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LEGACY VENDOR
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Discussion Starter #1
I'm hoping(?) this is simply a product of poor quality reman calipers, but my rear passenger side needs to be replaced again, after only about a year. I had just replaced pads, and the new pades aren't terribly worn, but heat has been emanating from that wheel, so it seems like the pads are grabbing, just not hard. I replaced the driver's rear w/ a Nugeon replacement months ago that has been performing fine. This new caliper is also Nugeon; the prior one wasn't (still stamped TSW however; which is, I believe, OEM).

I have noticed that they're using poor quality slide pins, but that doesn't seem to be the issue this time - and the piston retracted into the caliper quite easily as well - so I'm at a loss.

Can anyone think of another reason why the rear calipers would grab and cause excessive heat (it isn't the parking brakes either; I've disabled them and removed them completely). Is there something like a pressure balancing block or other component that could cause this? Searching hasn't netted results.

TIA
 

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Air in the brake lines? Did you try to bleed the line?
I mean, it is logical that presence of air in the line would cause brakes to grab hard and while driving, air would heat-up expand and case pads to engage and heat-up even if you do not touch the brake pedal.
Also caliper itself should be inspected. your car is 2006 so it has some years to it, if there is an issue with brake cylider movement inside of caliper - it may be cause of this issue,
 

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LEGACY VENDOR
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Discussion Starter #4
There's no wheel bearing type noise, and no play in the wheel either, so I don't think so.
 

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Discussion Starter #5
Air in the brake lines? Did you try to bleed the line?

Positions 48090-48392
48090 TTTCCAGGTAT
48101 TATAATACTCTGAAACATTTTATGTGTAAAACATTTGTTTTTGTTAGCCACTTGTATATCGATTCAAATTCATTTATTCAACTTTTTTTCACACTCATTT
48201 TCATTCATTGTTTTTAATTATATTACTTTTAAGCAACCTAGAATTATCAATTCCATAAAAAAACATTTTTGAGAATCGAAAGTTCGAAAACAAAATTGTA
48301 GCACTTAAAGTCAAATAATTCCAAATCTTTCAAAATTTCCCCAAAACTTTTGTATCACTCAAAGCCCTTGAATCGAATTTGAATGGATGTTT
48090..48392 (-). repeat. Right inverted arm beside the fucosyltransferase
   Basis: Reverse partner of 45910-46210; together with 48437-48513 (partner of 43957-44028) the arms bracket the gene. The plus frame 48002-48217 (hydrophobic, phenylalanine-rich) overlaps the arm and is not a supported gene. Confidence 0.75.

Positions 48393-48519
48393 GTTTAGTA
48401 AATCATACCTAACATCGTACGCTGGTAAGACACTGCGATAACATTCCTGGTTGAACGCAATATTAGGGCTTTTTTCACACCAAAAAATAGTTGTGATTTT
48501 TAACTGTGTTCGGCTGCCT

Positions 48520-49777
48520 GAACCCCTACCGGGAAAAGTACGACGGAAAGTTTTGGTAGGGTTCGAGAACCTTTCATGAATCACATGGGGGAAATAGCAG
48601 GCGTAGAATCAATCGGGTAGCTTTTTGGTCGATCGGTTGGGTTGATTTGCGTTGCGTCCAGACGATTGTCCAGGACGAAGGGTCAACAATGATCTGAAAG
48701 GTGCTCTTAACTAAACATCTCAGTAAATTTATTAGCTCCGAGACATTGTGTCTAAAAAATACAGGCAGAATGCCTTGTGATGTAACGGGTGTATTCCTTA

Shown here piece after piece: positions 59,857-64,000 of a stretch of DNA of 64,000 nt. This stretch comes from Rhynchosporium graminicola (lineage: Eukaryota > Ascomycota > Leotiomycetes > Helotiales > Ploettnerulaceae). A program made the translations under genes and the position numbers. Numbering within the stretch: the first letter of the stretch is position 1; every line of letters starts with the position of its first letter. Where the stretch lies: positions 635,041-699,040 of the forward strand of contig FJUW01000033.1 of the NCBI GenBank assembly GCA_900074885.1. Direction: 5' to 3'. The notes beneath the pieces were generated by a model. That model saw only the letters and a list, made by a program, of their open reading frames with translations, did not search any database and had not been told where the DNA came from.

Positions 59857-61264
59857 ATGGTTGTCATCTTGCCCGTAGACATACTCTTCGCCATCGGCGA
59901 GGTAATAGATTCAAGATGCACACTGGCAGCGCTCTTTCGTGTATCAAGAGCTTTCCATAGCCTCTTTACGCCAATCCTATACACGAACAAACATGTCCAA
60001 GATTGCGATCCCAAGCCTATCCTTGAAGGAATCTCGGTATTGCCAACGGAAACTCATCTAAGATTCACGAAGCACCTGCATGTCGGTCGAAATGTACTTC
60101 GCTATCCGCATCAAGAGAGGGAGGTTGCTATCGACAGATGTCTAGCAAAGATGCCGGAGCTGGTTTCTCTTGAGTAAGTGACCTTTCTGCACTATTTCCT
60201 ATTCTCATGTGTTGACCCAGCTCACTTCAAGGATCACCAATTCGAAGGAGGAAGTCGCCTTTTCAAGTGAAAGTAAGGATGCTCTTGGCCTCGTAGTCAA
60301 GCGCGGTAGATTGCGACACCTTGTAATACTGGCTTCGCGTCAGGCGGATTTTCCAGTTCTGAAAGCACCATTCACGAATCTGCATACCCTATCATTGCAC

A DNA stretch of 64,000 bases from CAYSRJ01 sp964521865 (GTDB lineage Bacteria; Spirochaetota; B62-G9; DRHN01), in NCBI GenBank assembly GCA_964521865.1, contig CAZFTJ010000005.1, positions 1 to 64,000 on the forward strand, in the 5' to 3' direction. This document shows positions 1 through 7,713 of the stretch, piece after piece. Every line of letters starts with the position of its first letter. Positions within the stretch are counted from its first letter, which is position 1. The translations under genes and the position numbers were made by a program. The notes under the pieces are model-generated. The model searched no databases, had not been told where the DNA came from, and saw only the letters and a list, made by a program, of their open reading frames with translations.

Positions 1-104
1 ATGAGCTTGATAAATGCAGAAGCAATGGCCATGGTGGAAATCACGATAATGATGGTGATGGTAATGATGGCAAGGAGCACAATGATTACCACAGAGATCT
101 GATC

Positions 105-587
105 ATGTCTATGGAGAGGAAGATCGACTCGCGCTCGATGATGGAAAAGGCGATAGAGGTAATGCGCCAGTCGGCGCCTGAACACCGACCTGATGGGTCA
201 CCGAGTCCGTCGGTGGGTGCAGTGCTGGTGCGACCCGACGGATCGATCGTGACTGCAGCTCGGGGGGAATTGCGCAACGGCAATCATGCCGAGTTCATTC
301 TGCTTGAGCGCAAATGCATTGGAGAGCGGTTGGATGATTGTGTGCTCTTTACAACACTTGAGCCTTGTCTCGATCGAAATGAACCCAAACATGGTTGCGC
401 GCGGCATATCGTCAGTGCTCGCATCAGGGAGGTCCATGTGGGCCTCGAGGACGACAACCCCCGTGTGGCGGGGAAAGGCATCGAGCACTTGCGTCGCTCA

I mean, it is logical that presence of air in the line would cause brakes to grab hard and while driving, air would heat-up expand and case pads to engage and heat-up even if you do not touch the brake pedal.
Also caliper itself should be inspected. your car is 2006 so it has some years to it, if there is an issue with brake cylider movement inside of caliper - it may be cause of this issue,
Thanks Roman -

I have a firm pedal, so I don't know that I have air in the line, but I did just replace the caliper and bleed them again, so we'll see.

It didn't happen for months, so I am baffled. Checking the caliper doesn't yield anything out of the ordinary either.
 

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Had this happening to mine. Pistons needed to be pushed in while I bleed the caliper.
 

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Years ago, my Land Rover dealer did an inspection of my wife's 04 Maxima. Failed it for a bad caliper. Pulled the wheel and noticed the pads were like new. Ok: so bought a new caliper assembly, busted my ass, two sockets, and knuckles getting the old one off (needed a three foot breaker on a half inch socket); installed the new one with new pads; as wife was assisting in bleeding the brakes (she is a pro at 'pump, pump, hold'), I notice the brake line is expanding . . . Not caliper, brake line: they can go bad too, especially in areas that salt roads in the winter (Oh, right, we are no longer allowed to see where folks live on this forum! Nor the date of the threads).
 

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Discussion Starter #10